Reviews of A Vision B

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Yale Review

Summer 1938


Kerker Quinn




MR. YEATS’S new volumes will convince many that he has gone unquestionably, though perhaps serviceably, mad, without awaiting the permission he asked of us in a recent poem:

Grant me an old man’s frenzy,
Myself I must remake
Till I am Timon and Lear
Or that William Blake
Who beat upon the wall
Till Truth obeyed his call.

Yet, like Blake’s prophetic poems, they plentifully repay even those readers who feel incapable of or uninterested in following him to such truth as may be hidden deep in myth and mysticism. The incidental attractions of the books are genuine.

    Ever since the original private edition of “A Vision” appeared in 1926, we have been piqued at the mystifying attempts of Edmund Wilson and others to elucidate it, and we have anticipated curiously the commercial edition, confident of understanding the book when meeting it face to face. As we guessed, it is more comprehensible through first-hand acquaintance although, positively, it defies brief elucidation. It is a vast, tenuous web of concepts, from which threads cannot be snipped without severing relationships and obscuring special connotations. One may call it Mr. Yeats’s ideas of order—or rather, a condensation and interpretation of ideas of order which unknown spirits conveyed to him through his mediumistic wife. One may add that the scheme adjusts every sort of human personality into precisely defined phases between the extremes of subjectivity and objectivity, and explains historical epochs as likewise governed by a predestining cosmic rhythm. More than that one should not say, but should send readers to the book itself, which, in its own inimitable way, gives the scheme shape and meaning in patient minds.

    How much or how little “A Vision” may eventually be found to contribute to the study of complex human nature and changing society, it is futile to guess. Even Yeats cannot answer the question. But we and he can be consoled, in moments of skepticism, by remembering that his two decades of labor on the spiritual dictation have immeasurably enriched his poetry—indeed, making it the best poetry written in English during our time. Yet this is no mere source book for his poetic ideas and symbols. It must be independently treasured for containing some of his finest prose—prose different in tone and texture from that of his best-known autobiographical and critical writing of the past, prose more varied and more direct than one would hitherto have suspected him capable of producing. (The occasional ragged passages issue, we assume, from his inability to refine the more amorphous sections of the automatic writing.) In addition, “A Vision” offers any number of piercing comments of men and times. As examples, there come to mind his flaring attack on Carlyle as demonstrating the Individualist phase at its worst, his view of Gothic architecture which must be raising havoc with Ruskin’s ghost, his bracketing of Newman, Luther, Calvin, Herbert, and A.E. as examples of one phase (the Conditional Men). A.E., at least, lived long enough to express his discomfort in being imprisoned with these ill-assorted churchmen.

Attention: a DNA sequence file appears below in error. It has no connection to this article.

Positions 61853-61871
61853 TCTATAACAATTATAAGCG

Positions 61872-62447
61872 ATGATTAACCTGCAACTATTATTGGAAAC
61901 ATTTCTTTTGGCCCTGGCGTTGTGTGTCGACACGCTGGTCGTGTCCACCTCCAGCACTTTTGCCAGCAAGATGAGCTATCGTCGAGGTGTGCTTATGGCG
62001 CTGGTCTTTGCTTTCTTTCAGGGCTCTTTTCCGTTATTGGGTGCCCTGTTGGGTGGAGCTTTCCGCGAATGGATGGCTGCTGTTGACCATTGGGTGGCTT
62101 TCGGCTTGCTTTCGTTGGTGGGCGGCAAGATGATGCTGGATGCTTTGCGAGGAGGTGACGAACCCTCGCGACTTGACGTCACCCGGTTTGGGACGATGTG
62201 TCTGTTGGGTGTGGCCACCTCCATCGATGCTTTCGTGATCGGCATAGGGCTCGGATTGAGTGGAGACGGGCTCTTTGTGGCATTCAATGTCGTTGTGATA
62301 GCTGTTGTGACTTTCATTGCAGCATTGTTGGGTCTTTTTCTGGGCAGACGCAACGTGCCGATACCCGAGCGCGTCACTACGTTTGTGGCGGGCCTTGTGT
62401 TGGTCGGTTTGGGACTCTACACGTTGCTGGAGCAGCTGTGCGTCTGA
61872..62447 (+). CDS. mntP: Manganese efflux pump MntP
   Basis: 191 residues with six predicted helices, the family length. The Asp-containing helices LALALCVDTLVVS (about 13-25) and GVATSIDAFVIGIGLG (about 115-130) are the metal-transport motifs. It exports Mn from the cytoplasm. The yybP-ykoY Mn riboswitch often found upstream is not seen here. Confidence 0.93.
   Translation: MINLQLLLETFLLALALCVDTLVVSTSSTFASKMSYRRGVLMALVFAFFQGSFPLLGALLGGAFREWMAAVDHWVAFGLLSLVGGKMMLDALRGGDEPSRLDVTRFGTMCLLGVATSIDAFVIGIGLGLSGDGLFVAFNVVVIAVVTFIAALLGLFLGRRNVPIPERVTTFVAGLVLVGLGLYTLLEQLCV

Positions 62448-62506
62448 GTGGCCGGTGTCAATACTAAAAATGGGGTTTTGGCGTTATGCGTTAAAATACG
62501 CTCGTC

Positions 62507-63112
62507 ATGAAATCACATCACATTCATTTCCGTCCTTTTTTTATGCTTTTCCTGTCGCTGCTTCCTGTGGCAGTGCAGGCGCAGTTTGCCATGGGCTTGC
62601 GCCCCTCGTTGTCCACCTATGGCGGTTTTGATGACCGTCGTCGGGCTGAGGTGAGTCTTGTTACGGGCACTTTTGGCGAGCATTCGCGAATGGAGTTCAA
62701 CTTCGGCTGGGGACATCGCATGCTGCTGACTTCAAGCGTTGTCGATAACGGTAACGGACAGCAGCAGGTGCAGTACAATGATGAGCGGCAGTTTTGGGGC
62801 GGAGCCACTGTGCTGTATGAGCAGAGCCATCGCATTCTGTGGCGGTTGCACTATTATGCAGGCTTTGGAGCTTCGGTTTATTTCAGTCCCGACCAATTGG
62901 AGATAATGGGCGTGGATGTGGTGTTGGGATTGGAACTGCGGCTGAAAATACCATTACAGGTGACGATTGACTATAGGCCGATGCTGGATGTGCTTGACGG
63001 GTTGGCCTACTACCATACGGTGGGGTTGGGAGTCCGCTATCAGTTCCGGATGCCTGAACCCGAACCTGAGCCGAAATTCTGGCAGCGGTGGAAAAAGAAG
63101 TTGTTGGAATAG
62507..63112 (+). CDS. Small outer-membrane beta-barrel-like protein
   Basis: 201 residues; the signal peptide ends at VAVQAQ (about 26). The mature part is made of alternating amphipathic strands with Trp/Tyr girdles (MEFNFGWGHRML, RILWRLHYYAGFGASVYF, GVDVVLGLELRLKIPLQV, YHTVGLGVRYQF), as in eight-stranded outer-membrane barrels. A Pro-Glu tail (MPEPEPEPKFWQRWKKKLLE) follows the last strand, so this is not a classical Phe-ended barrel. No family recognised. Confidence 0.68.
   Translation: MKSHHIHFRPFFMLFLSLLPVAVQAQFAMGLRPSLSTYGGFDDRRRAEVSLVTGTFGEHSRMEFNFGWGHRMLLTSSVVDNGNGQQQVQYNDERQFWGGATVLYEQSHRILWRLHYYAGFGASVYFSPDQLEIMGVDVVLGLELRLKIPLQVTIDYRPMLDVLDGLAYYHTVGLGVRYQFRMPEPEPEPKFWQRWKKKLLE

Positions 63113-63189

Three plays in verse make up “The Herne’s Egg.” One of the, “The King of the Great Clock Tower,” was published three years ago in an acting version. In another, “A Full Moon in March,” he has simplified the same tale. What a fat variorum can some day be made of Yeats, the most inveterate re-worker of his own writing in the annals of English literature! By cutting out the character of the King, who is but a foil for the Queen and the swineherd-poet, whose head she dances with Salome-wise, Yeats weakens his play dramatically, though increasing its unity and firmness as a poem.

    The title play is far more substantial and compelling; it ranks, by virtue of its novelty, sharp characterization, and enchanting lines, among the four or five best he has ever written. Based on a Celtic transmigration legend, it juxtaposes blunt, fleshy humor and supernatural wonder with all the gusto of a thirteenth-century lay. But, again, while its story will perplex few readers, its meaning will perplex almost all, so strange and perverse is the symbolism. Meantime surrealism is growing in popularity, for in it nobody expects to find a meaning for the grotesque things which transpire.


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